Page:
Ciara: My grandma on my mum’s side. Basically, she’s had it tough, her whole life really. My mum’s brother has cerebral palsy and is highly disabled and can’t do anything for himself at all. No control over his body at all. And my grandma and granddad are now in their late eighties and care for him. Like all his needs. He’s fifty, he’s never been put into a state facility, they have just refused all kinds of help and they just do it all themselves. Because they know that they can give him the best care. I think the biggest thing is my grandma’s quite religious. She keeps it very much for herself, it’s for her strength. Her faith and her religion, she’d never use those to formulate opinions or views on anything really, on me or on societal issues, it’s just for her. She says, ‘God needed someone to take care of him and he chose me’.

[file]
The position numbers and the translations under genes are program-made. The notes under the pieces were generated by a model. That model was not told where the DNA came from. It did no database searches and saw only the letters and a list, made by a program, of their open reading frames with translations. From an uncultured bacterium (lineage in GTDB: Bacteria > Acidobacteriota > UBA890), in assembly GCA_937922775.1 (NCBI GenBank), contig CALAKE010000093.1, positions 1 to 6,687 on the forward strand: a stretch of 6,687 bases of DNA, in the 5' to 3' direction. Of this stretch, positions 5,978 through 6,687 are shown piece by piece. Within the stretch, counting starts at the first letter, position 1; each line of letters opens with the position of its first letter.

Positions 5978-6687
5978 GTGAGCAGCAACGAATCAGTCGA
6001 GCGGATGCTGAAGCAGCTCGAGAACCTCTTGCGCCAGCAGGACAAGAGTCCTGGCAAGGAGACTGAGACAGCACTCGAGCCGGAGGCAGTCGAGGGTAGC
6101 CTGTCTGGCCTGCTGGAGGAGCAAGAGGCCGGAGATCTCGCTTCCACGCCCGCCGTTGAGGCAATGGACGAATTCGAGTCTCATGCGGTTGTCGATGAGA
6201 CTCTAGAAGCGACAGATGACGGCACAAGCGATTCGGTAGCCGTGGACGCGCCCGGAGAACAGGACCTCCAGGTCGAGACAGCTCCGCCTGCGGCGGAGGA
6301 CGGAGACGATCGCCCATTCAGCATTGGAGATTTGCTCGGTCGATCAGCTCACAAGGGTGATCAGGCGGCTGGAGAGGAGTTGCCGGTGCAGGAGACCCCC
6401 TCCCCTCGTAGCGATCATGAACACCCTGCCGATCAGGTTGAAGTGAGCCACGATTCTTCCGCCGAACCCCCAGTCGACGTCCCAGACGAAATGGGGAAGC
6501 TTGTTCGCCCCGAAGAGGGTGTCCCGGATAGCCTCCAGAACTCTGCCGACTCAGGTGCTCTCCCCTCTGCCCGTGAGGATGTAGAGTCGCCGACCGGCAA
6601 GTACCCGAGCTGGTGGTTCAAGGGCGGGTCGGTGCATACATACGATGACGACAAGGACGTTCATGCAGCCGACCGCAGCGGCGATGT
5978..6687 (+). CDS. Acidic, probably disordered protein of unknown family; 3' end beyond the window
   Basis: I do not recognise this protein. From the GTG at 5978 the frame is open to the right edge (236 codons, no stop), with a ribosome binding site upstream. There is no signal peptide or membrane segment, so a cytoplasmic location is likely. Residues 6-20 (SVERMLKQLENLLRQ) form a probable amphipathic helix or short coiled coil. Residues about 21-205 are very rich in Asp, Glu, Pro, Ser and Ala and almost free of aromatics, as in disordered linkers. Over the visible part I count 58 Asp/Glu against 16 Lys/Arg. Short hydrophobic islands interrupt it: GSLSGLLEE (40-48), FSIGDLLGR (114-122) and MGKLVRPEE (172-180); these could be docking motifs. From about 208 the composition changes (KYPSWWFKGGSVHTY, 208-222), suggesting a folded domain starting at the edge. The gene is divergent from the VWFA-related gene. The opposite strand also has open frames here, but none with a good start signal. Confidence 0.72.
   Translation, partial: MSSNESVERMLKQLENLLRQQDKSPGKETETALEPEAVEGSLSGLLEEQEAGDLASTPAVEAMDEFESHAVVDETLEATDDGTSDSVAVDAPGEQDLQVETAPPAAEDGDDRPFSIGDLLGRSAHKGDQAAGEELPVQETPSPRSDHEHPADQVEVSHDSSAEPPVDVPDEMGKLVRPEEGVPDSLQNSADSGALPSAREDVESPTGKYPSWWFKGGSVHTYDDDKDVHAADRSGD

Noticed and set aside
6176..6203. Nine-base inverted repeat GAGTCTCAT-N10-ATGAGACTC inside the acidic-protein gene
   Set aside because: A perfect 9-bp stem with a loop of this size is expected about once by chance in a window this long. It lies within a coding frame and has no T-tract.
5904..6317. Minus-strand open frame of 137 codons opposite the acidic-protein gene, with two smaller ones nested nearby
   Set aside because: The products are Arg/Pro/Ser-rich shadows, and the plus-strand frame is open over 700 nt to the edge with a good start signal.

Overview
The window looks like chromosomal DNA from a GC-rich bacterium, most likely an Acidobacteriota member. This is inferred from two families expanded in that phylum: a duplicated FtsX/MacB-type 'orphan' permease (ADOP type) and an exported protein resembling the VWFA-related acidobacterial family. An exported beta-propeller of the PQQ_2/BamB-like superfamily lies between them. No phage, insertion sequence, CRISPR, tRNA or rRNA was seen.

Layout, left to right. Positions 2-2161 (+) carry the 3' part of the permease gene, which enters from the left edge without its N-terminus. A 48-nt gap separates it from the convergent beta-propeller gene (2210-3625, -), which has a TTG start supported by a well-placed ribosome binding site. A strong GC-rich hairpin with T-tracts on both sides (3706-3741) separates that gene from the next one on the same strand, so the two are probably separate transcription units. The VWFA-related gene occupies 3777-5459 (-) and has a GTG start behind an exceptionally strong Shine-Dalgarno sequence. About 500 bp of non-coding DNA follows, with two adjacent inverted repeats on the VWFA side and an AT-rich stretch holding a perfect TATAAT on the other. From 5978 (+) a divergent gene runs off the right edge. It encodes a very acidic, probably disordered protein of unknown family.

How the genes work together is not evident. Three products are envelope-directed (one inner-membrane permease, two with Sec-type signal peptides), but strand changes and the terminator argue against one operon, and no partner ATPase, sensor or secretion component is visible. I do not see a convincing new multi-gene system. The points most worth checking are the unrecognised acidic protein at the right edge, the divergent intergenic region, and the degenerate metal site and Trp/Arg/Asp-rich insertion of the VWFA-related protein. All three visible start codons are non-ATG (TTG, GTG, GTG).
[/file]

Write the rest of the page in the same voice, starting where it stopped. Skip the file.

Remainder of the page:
My grandma used to waitress in the Metropole, and she loved it, she absolutely lived for it. That was her break I suppose, from the care really. Since he was an infant, they’ve just received no help, no state benefits. She’s just persevered and she’s just positive and so content with the life she’s been given even though most people would look at it and go ‘God, that woman has been dealt a tough hand of cards’. It was her birthday there the other day, she was 89. She’d probably die if she thought I was telling people her age! But my grandad is unwell at the moment and she’s just a trooper, she’s so selfless. If I ever call, she’s always asking about me and my life. She’ll never mention if things are hard at the moment. She’s dedicated her life to her son, to all her children. To the care of my uncle, to give him the most comfortable and fulfilled life that he possibly can – they’re mad about him. They’re at his beck and call. That’s all they’re thinking about, they’re not thinking about themselves at the moment, it’s all about him and about us the grandchildren and their kids, And I just think that’s selfless. As a mother and grandmother – that’s selflessness is mad. I think she’s just the best thing since sliced bread.